(CMR) Despite local operators often claiming little to no responsibility for visitors mishandling starfish at Starfish Point we have found sufficient evidence to prove they are encouraging the behavior on their various marketing platforms including websites and social media.
After posting some high profile images of people taking starfish out of the ocean to take photos with them many tour operators claim they are not to blame for the misuse of the creatures and that guests will go there on their own accord without a local tour guide. However, a quick Google search found plenty of evidence that local tour operators are complacent and are obviously totally disregarding the sea creatures.
One patron even bragged that her operator was booked via the prestigious Ritz Carlton where she stayed for her vacation.
People insist on touching, lifting, holding, moving and posting with starfish – all for their own pleasure and that perfect photo. They not only suffocate in the air but are also very fragile and are prone to mental stress. Yes … mental stress! As one website shared:
“Doing anything else than looking at starfish will harm them and in most cases, it will be the cause of their death.”
There are numerous websites showing these pictures as acceptable behavior instead of educating the general public about the fragility of these creatures. CMR advocates a no-touch policy to touching starfish and encourages the government to implement enforcement mechanisms.Â There are some who believe that if they can handle them carefully and put them immediately no harm will be done. We found Robert Soto's Watersports website sharing the following:
Visitors are being encouraged to touch and hold the starfish and even told that they are “friendly” and you can even give them a “hug”. In our opinion, this is high irresponsible marketing tactics. It's no wonder tourists say they had no idea that they are actually harmful to starfish.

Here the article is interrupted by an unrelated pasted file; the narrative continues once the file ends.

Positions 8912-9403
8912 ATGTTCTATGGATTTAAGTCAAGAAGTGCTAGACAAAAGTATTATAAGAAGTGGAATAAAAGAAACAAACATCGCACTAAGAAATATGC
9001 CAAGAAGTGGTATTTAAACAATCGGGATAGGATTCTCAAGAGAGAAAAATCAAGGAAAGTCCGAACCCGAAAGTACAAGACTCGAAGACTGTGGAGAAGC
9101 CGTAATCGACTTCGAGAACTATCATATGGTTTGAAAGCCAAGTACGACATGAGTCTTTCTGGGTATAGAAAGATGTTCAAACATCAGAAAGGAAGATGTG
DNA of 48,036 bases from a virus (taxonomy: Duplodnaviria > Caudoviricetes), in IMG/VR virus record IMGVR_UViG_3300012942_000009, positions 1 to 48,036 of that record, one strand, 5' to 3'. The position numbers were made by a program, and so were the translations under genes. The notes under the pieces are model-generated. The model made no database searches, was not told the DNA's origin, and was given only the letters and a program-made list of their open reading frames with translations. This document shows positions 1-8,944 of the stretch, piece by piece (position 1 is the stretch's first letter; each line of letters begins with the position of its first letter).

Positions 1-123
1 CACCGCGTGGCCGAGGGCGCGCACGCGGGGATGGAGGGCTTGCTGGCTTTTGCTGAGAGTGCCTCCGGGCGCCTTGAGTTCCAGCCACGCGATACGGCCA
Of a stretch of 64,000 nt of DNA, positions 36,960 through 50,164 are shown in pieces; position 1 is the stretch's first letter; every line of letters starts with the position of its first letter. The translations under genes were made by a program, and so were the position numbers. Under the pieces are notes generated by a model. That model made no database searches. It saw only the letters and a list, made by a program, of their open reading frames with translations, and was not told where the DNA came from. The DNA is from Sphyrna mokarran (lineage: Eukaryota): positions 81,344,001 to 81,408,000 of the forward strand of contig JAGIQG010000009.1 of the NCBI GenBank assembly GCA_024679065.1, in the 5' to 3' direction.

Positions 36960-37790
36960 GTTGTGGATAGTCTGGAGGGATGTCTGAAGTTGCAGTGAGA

Not to be outdone our own government appears to be part of the issue with a CIG website featuring a photo of two children with their mom handling starfish and having them partially out of the water. That site perpetuates the wrong message by sharing:
“The red cushion sea stars that frequent the shallows looking for food provide the perfect photo opportunity”
However, we should all remember:
“Human hands are naturally dangerous to all sea creatures due to billions of bacteria present in the hands of every human being, which can be harmful to them, leading to a possible slow death for these creatures. As every starfish is made up of soft and thin tissue, they can be highly contaminated with bacteria passed on through human touch.”
For some time now CMR has been attempting to highlight the need to educate the public about the dangers of handling the delicate sea creatures but it remains an uphill battle. Many visitors to Starfish Point seem to be more concerned about a photo op than actually the survival of the starfish themselves.Â Once posted many claimed to have had no knowledge of the dangers to the starfish despite the publication of signs at the location to not remove them from the water.
According to Earthbuddies:
â€śIt is okay to lift sea creature out of water as long as it is under 5 minutesâ€ť. That statement is so wrong and irresponsible. Some sea creatures might even just die instantly after getting touched by human, let alone being lifted out of water. There are so many explanations about it, and we will do it step by step.”
They go on to discuss the many dangers of handling starfish and other related sea creators. The bottom line is best expressed from other website:
Research says sea stars are the most important predators in the shallow ecosystem, feeding on sea creatures from the depths where people usually dive or swim. Their feeding activities control the whole ecosystem. If their kind dies from our mindless â€śtouchingâ€ť and â€śthrowingâ€ť, then their species become affected, which will ultimately lead to throwing the whole ecosystem off-balance because humans have removed a key component from the whole picture. Itâ€™s all science, and itâ€™s all true.
The bottom line is, we can always admire marine creatures but letâ€™s take time to remind ourselves but as humans, we should have a sense of responsibility when exploring the marine wildlife and handling sea animals. Letâ€™s encourage one another to respect the marine environment.